Investigating the Late-Time Spectra of Supernovae

I am working with Professor Robert Fesen and my disseration is focused on the investigation of the late-time spectral evolution of supernovae. Because a supernova's brightness fades pretty quickly, gathering data even 100 days after the supernova's peak brightness has been difficult. As technology has advenced, so has our ability to follow SN out to late epochs: 100 - 1000+ days post max brightness! Investigating these late-time epochs provides the opportunity to probe the central regions of these explosions and thus build our understanding of the progenitor stars' environment and shed light on how stars explode.

There is not just one type of supernova. Supernovae are separated into two distinct groups: those that do not have Hydrogen in their specrum (Type I) and those that do (Type II). These types are then divided into sub groups, e.g. Type Ia, Ib, Ic and Type IIP, IIL, and IIn. My work focuses mainly on Type Ia supernovae, though I do a bit of work on Type II's as well.

I also do a little work on supernova remnants with my advisor and an undergraduate. I have spent dozens of nights operating 2.4m and 1.3m class telescopes and taking data - both direct imaging and spectroscopy.

A Sample of My Work

Progressive Redshifts in the Late-Time Spectra of Type Ia Supernovae

Black, Fesen, Parrent. MNRAS. 2016

Another Look at the Size of the Low-Surface Brightness Galaxy VCC 1661 in the Virgo Cluster

Koch, Black, Rich Accepted Astron. Nachr. 2016

Discovery of an Apparent High Latitude Galactic Supernova Remnant

Fesen, Neustadt, Black, Koeppel. ApJ. 2015

A 3D Kinematic Study of the Northern Ejecta 'Jet' of the Crab Nebula

Black, Fesen. MNRAS. 2015

Presentations and Posters

Black, C., Fesen, R. A., & Parrent, J. Progressive Redshifts in the Late-Time Spectra of Type Ia Supernovae 229th AAS 2017 Talk
Neustadt, J., Fesen, R. A., & Black, C. Optical Observations of Galactic Supernova Remnant G64.5+0.9 229th AAS 2017 Poster
Black, C. & Fesen, R. A. A 3D Kinematic Study of the Northern Ejecta 'Jet' of the Crab Nebula 225th AAS 2015 Poster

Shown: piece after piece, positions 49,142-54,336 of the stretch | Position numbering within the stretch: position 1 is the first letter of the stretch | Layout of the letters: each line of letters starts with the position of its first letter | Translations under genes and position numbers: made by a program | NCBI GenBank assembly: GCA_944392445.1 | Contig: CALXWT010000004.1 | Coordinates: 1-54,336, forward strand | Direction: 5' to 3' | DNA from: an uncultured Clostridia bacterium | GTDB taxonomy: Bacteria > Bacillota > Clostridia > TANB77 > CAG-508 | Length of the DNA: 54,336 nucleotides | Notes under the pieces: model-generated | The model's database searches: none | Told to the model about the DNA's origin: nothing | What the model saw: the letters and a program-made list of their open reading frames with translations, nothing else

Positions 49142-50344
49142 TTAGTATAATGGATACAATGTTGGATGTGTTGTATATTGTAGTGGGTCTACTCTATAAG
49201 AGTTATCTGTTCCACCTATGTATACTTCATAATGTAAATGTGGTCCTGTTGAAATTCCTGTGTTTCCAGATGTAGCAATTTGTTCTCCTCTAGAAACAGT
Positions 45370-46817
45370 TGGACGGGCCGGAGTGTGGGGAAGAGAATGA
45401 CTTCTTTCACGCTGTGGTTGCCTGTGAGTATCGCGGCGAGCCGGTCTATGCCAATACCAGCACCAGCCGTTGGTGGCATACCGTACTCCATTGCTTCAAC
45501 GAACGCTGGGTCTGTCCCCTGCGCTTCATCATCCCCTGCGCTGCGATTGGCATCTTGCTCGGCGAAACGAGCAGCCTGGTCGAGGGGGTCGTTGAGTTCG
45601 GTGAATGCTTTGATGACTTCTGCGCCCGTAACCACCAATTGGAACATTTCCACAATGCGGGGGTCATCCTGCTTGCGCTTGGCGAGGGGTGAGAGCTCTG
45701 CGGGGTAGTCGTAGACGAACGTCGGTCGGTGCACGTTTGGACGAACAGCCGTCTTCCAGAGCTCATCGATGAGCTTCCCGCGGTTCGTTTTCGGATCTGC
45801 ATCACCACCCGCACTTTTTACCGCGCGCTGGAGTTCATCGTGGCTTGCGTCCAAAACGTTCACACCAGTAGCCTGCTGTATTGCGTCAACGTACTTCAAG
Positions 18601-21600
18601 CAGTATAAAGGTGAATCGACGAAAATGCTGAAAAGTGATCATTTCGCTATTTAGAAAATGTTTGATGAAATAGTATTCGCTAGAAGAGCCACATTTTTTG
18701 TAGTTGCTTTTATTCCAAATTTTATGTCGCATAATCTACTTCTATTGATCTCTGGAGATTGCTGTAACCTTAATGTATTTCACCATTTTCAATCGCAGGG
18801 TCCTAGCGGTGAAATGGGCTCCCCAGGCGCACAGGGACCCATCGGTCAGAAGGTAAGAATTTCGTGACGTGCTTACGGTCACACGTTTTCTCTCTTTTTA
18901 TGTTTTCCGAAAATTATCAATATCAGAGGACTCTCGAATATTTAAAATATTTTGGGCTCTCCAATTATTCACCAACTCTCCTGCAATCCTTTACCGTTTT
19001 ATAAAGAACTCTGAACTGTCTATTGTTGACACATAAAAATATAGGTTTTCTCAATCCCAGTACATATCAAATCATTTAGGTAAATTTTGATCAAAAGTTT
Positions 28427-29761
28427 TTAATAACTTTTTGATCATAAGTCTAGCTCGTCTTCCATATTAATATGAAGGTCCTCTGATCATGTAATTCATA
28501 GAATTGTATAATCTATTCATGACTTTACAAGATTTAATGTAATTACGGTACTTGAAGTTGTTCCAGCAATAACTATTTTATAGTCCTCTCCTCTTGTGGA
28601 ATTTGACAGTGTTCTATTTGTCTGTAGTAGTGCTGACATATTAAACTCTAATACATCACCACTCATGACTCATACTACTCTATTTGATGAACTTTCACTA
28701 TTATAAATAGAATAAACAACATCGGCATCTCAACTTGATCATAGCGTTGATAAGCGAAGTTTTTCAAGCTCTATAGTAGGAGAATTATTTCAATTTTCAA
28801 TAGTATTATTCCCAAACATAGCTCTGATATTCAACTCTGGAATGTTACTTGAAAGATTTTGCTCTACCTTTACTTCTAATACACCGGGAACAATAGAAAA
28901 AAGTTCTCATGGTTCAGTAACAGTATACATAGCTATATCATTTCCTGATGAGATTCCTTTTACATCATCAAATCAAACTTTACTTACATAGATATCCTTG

Black, C., Koch, A., & Rich, R. M. A New, Smaller Size For The Low-Surface Brightness Galaxy VCC 1661 In The Virgo Cluster 221st AAS 2013 Poster
Schaul, D., Rich, R. M., Black, C. et. al. The Local Universe at 30 ma/sq arcsec: Extended Stellar Halos Around Nearby Galaxies 221st AAS 2013 Poster
Black, C., Rich, R. M., Longstaff, F., & Reitzel, D. B. NGC4449B: A New Extreme Tidally Disrupting Dwarf Galaxy Near NGC4449 219st AAS 2012 Poster
Baker, R. M L & Black, C. S. Radiation Pattern for a Multiple-Element HFGW Generator SPESIF 2009 Talk

Teaching Experience

While at Dartmouth I have been a Teaching Assistant for the following courses:

I also volunteer at the Montshire Museum of Science every week as an 'Explainer'. I explain exhibits to the visitors, demonstrate various interactive exhibits, and lead weekly science activities


Public Observing at Dartmouth College

Host weekly observing for the public using the college's 12in telescopes.

Dartmouth's Shattuck Observatory is the dome on the right and public observing buildings are on the left


Earth & Space Day at the Montshire Museum

Organized, participated in, and ran various astronomy based activities including 'Pocket Solar System' and 'Stellar Forensics'.

I am explaining what comets are made of to the guests and showing them our own 'comet' in our 'Making a Comet' activity.


Science & Engineering Festival 2014

Participated & ran our astronomy booth - Observing Techniques in Astronomy. D.C. --- April 25-27

Our booth with our 'Stellar Forensics' activity.

About Me!

Outside of astronomy, I like to spend my free time hiking, skiing, and baking and I dabble in rock climbing, kayaking, snowshoeing - really any seasonal outdoor activity. I really love to travel - the picture to the right was taken on the Tasman Pennisula in Tasmania, Australia. I am also a certified SCUBA diver (recreational deep diver).

Get In Touch

If you would like to get a hold of me, I can be reached here: